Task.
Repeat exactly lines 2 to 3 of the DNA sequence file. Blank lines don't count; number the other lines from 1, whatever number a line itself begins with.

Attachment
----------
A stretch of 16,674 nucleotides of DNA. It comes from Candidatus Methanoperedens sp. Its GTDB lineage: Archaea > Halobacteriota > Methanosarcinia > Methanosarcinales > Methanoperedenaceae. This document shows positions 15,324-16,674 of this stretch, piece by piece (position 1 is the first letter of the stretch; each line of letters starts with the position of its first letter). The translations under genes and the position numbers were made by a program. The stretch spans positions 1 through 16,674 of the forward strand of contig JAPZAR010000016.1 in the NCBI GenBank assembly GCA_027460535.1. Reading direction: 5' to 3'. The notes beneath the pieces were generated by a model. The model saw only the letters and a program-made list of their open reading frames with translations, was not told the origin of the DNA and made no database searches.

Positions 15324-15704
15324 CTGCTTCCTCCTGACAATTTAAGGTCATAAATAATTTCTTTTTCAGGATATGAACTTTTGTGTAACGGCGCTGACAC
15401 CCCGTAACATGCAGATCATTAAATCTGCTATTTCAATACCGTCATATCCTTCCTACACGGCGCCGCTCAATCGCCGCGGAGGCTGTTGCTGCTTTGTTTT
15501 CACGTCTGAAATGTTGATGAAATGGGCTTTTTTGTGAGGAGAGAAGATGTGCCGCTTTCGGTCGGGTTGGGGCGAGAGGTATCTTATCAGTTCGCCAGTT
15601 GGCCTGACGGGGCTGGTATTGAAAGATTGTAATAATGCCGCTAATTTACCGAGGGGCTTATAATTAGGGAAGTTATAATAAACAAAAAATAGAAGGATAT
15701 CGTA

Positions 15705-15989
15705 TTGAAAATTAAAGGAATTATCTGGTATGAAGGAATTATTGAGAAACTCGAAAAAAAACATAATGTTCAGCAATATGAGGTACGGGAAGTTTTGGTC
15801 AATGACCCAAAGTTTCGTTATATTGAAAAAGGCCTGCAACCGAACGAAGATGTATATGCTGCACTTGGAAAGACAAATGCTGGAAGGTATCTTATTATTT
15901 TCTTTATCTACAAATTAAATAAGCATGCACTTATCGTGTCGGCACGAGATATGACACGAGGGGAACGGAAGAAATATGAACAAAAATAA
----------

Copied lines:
Positions 15324-15704
15324 CTGCTTCCTCCTGACAATTTAAGGTCATAAATAATTTCTTTTTCAGGATATGAACTTTTGTGTAACGGCGCTGACAC